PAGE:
Your Artistic Style and Purpose Determines the Plan
Creative Style is usually broken down into two types, Representational or Figurative and Abstract. As with most categories, they have been broken down into an unlimited number of styles within each type. Subjects for later studies.
Representational or figurative art is when the artist creates something that is easily recognized by the viewer – a tree looks pretty much like a tree.
Abstract art is when the artist creates something that is a distorted representation or abstraction of an inspiration. Pablo Picasso successfully combined the two in his famous paintings of an abstracted female figure with a lifelike eye.
Linear or Painterly Once you decided whether your creations will be either representational or abstract, you will also need to decide whether you will create in a Linear or Painterly style. A linear style has well defined lines within which the image is created with well developed detail. A painterly style is outside the lines with lost edges and blurred definition.
The Impressionist painters are a great example of Painterly Painters and the Cubists are obviously great examples of Linear Painters. Some of the Great Masters used both methods in their work, painting the focus of the composition in a linear fashion while painting the backgrounds slightly out of focus and more painterly, bringing the viewer’s attention to the focal point – a great tool to keep in mind. Both representational and abstract styles can support either linear or painterly methods.
The Plan must be developed to achieve the desired results for expressing our inspiration. Start with what might be required, a specific theme, dimensions and construction parameters for entering a show or exhibit, consider the absolutes of a commissioned piece. Consider deadlines when determining the complexity of a project. There is no point in planning a piece featuring butterflies when the theme is urban structures or a wall size piece for a venue that will only support 2′ x 3′.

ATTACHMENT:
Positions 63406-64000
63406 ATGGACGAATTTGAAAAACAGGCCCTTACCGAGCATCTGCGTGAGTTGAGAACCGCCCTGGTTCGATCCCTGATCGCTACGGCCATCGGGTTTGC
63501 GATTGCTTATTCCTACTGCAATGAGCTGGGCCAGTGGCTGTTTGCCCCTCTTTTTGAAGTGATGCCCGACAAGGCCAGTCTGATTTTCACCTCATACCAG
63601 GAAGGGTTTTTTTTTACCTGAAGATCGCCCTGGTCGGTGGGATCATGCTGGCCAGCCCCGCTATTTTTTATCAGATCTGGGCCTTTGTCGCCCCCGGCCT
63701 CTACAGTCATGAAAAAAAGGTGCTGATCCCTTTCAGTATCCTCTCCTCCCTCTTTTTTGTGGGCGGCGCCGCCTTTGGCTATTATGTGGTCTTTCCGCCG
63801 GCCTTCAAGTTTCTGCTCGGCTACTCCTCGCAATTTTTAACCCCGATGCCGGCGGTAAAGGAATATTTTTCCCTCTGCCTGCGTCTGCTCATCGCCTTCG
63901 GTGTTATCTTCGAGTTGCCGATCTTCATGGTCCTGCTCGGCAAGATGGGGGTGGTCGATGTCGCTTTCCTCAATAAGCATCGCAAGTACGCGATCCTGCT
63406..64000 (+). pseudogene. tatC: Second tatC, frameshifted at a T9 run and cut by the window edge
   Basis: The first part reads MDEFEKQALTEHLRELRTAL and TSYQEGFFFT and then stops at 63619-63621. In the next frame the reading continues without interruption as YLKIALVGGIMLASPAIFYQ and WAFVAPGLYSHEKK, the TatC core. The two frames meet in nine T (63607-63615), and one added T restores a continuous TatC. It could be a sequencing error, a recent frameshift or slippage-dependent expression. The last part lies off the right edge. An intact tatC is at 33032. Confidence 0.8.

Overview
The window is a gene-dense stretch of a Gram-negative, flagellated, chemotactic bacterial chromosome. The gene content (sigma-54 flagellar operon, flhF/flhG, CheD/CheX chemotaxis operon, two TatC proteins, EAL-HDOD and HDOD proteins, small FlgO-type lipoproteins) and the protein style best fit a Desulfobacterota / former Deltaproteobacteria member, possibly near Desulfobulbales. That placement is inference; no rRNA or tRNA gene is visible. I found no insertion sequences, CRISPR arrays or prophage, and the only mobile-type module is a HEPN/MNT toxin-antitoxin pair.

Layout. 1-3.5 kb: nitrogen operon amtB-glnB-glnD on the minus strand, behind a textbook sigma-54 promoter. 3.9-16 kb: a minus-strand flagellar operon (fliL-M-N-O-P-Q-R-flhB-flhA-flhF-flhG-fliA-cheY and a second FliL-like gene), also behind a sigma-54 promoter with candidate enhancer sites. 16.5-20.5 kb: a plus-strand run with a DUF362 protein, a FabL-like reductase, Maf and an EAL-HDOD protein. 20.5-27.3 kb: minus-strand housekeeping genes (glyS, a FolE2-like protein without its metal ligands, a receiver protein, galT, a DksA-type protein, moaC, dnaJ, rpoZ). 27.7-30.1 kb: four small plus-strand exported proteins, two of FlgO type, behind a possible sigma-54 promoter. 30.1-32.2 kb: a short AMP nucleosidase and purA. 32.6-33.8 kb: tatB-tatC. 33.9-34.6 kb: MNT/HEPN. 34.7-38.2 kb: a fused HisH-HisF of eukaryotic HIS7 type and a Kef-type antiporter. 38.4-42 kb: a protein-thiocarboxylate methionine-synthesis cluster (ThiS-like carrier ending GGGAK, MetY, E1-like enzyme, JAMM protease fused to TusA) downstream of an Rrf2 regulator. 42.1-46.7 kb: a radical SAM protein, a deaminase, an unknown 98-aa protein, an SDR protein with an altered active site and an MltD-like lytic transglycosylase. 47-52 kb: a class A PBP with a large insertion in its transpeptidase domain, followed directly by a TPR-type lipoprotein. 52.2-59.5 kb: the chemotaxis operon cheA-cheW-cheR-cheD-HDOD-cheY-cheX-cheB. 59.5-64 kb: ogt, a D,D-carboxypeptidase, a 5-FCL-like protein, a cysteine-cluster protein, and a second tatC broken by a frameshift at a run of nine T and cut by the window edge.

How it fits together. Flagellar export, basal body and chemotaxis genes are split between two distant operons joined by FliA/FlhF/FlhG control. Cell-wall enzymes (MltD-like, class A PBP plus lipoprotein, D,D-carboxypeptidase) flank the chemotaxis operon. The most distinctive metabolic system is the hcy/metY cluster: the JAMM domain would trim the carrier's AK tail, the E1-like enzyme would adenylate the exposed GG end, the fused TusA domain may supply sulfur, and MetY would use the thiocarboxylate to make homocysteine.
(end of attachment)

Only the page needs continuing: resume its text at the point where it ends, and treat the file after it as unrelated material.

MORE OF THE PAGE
Make thumbnail sketches to brainstorm shapes and design elements including focal point placement and negative space. Sometimes the right arrangement will just jump out at you – sometimes you need to walk away for a while and view the options with a fresh eye. Even then, sometimes nothing looks quite right. Start again from a different point of view. Turn the sketches up side down to check balance and the strength of design. Remove or add elements to make the design and balance pleasing.
Audition colors and values– do you want to use realistic or fanciful color, clear or toned, high or low intensity. Some of the most successful compositions utilize combinations like low intensity with a splash of high intensity color for accent or sparkle. Refer to your color wheel to determine a color’s compliment which will add automatic sparkle when placed beside one another. Be adventurous, you’re only auditioning – try something out of your comfort zone or a little radical.
Finally, evaluate your design and color choices keeping in mind any limitations of your chosen medium. Mixing the perfect color with paint and dye is far easier than finding the perfect color of fabric and thread, unless of course, you dye them.
Trust your instincts!